Surgical Dentistry

Surgical Dentistry
Surgical Dentistry

Surgical Dentistry

There are times when a tooth cannot be saved. We do everything ‎possible to preserve as
many natural teeth as possible, but when they do ‎need to be extracted, we will go above
and beyond the traditional ‎methods for your comfort and long-term health.

Oral surgeons consult patients, treat inflammations of the jaw and ‎periosteum
and salivary glands, also cysts, granulomas, diseases of the ‎temporomandibular joint,
traumas to the jaws, inflammations of soft ‎tissues (abscesses, lymphadenitis, etc.).‎

Some dental procedures require a very specific set of dental skills and fall ‎into a branch
of dentistry called oral surgery. The surgical procedures that ‎are most commonly
carried out in our clinic are as follows:‎

  • Extraction of failing or broken down teeth
  • Removal of retained roots (impacted teeth)‎
  • Surgical removal of symptomatic 3rd molars (wisdom teeth), including the ‎complex and impacted ones
  • Surgical root surgery (apicectomy)‎
  • Dental Implants and the associated bone grafting and soft tissue management
  • Temporomandibular joint disorders (TMJ) ‎

Tooth extraction is the most common surgical dental procedure.
However, ‎each one is different. Some are simple and some require more extensive ‎procedures.
Surgical extraction is required whenever the tooth cannot be ‎removed by simple forceps extraction.
Conditions that warrant surgical ‎removal would include cracked teeth, impacted teeth,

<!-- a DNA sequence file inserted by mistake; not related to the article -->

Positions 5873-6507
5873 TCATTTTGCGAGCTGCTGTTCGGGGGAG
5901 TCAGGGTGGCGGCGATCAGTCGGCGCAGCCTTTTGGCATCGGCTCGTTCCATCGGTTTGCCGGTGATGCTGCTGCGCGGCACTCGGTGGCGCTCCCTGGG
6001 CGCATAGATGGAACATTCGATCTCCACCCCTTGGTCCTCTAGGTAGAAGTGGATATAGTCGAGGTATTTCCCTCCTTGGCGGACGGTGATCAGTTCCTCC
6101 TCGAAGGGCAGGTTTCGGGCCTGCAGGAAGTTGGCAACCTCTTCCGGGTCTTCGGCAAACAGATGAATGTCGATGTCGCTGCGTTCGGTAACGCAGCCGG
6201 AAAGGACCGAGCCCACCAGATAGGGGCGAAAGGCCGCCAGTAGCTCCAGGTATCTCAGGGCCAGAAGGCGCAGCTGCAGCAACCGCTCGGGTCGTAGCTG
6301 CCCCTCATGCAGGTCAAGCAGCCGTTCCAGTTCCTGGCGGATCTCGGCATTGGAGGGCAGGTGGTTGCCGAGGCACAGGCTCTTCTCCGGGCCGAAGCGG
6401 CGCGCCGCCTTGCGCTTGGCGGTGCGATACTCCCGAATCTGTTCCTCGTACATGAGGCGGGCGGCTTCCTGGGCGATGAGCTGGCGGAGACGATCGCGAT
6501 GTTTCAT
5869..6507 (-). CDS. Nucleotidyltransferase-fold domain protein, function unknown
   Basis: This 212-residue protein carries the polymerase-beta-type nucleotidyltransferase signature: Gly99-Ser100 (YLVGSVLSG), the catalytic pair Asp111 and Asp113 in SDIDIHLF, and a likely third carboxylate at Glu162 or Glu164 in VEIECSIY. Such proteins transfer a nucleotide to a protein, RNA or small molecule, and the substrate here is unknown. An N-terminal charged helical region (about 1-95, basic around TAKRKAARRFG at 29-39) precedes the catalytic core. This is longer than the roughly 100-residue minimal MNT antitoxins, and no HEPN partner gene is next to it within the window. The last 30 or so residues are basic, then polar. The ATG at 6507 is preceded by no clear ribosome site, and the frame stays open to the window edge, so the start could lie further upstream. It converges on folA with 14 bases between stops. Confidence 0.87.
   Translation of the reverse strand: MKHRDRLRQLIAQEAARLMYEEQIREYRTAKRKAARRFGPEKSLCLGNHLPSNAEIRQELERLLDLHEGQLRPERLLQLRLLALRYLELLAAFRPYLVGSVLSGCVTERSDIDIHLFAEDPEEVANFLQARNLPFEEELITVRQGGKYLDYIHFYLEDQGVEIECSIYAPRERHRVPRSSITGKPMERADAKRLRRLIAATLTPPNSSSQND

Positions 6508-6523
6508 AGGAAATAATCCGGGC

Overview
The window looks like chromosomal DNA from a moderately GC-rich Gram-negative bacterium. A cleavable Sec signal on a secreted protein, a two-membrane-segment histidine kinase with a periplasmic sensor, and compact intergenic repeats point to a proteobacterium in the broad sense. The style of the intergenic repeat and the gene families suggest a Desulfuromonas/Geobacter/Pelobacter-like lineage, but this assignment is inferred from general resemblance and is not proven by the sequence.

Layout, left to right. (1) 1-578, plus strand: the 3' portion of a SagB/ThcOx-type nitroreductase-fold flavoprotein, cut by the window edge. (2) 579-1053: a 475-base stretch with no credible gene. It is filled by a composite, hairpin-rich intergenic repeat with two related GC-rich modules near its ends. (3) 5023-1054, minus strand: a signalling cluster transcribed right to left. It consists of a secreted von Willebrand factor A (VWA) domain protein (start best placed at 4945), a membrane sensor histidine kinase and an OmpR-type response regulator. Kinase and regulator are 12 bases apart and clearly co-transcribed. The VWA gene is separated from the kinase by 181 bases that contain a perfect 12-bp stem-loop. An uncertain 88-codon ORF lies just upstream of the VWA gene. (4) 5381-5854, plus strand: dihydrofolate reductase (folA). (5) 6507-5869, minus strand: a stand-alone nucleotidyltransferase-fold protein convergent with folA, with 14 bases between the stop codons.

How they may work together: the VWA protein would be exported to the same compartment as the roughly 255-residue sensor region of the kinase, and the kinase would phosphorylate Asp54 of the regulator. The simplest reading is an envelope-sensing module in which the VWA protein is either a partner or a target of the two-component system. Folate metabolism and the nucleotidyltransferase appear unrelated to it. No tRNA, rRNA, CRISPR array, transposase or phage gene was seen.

severely decayed ‎teeth, or any condition that makes the extraction a bit difficult.
This type of ‎tooth extraction is routine and is nothing to be afraid of.‎

Dental implants are designed to provide a foundation for replacement
‎teeth that look, feel, and function like natural teeth. The person who has ‎lost teeth regains
the ability to eat virtually anything, knowing that teeth ‎appear natural and that facial contours
will be preserved. The implants ‎themselves are tiny titanium posts that are surgically
placed into the ‎jawbone where teeth are missing. These metal anchors act as tooth root ‎substitutes.
The bone bonds with the titanium, creating a strong ‎foundation for artificial teeth. Small posts
that protrude through the gums ‎are then attached to the implant. These posts provide
stable anchors for ‎artificial replacement teeth. Implants also help preserve facial structure,
preventing bone deterioration that occurs when teeth are missing.‎

An impacted tooth simply means that tooth is stuck and cannot erupt into ‎function.
These usually occur with third molar (wisdom) teeth. These teeth ‎get “stuck” in the back of the jaw
and can develop painful infections or ‎other health issues. Since there is rarely a functional need
for wisdom ‎teeth, they are usually extracted if they develop problems. The maxillary
cuspid (upper eyetooth) is the second most common tooth to become ‎impacted.
The cuspid tooth is a critical tooth in the dental arch and plays ‎an important role in your bite.
The cuspid teeth are very strong biting teeth ‎and have the longest roots of any human teeth.
They are designed to be ‎the first teeth that touch when your jaws close together
so they guide the ‎rest of the teeth into the proper bite. ‎

The surgery should be planned in advance due to varying healing period, ‎it should
be avoided before holidays, important meetings or weddings. It is ‎reasonable to expect the face
to be swollen for 3-5 days. Oral surgeon will ‎evaluate your individual situation during the first visit.‎

Surgical Dentistry
Surgical Dentistry
Surgical Dentistry
Surgical Dentistry
Surgical Dentistry
Surgical Dentistry